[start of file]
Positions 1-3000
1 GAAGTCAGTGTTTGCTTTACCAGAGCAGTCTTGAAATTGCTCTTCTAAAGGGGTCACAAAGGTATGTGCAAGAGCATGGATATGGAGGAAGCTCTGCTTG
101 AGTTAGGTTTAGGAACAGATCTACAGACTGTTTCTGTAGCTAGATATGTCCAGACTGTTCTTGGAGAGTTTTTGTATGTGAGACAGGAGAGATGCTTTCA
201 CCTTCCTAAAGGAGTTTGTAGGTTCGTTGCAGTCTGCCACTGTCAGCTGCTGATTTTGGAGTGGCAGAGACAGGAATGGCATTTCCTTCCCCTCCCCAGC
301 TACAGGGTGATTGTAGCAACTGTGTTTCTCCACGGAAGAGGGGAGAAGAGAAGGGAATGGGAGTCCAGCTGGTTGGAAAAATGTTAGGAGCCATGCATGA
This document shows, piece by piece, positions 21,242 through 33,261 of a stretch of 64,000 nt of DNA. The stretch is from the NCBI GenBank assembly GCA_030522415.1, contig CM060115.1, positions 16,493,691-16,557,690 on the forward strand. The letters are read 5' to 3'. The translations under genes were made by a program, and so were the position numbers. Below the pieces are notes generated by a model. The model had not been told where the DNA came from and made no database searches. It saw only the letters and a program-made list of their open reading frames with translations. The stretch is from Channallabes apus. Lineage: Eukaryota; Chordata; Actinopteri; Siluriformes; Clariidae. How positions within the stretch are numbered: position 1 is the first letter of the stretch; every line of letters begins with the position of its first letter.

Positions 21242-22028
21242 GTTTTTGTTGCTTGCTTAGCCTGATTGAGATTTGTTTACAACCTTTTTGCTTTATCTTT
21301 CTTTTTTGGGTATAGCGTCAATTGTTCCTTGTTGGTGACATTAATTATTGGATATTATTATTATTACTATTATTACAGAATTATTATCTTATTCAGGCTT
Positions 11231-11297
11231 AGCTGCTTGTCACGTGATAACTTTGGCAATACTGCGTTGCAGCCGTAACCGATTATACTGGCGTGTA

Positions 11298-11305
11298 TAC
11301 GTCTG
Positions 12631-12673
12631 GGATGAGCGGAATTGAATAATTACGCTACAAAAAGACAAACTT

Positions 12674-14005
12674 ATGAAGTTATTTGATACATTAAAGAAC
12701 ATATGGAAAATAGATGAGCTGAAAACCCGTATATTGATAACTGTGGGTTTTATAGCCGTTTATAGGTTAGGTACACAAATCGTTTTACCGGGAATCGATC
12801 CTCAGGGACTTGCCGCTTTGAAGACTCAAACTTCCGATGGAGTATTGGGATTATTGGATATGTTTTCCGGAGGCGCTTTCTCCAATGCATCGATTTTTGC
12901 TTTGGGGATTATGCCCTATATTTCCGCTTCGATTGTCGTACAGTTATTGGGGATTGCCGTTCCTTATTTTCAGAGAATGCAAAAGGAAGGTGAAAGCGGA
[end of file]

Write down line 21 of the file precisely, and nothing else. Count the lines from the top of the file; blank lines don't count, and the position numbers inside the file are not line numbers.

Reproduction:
12901 TTTGGGGATTATGCCCTATATTTCCGCTTCGATTGTCGTACAGTTATTGGGGATTGCCGTTCCTTATTTTCAGAGAATGCAAAAGGAAGGTGAAAGCGGA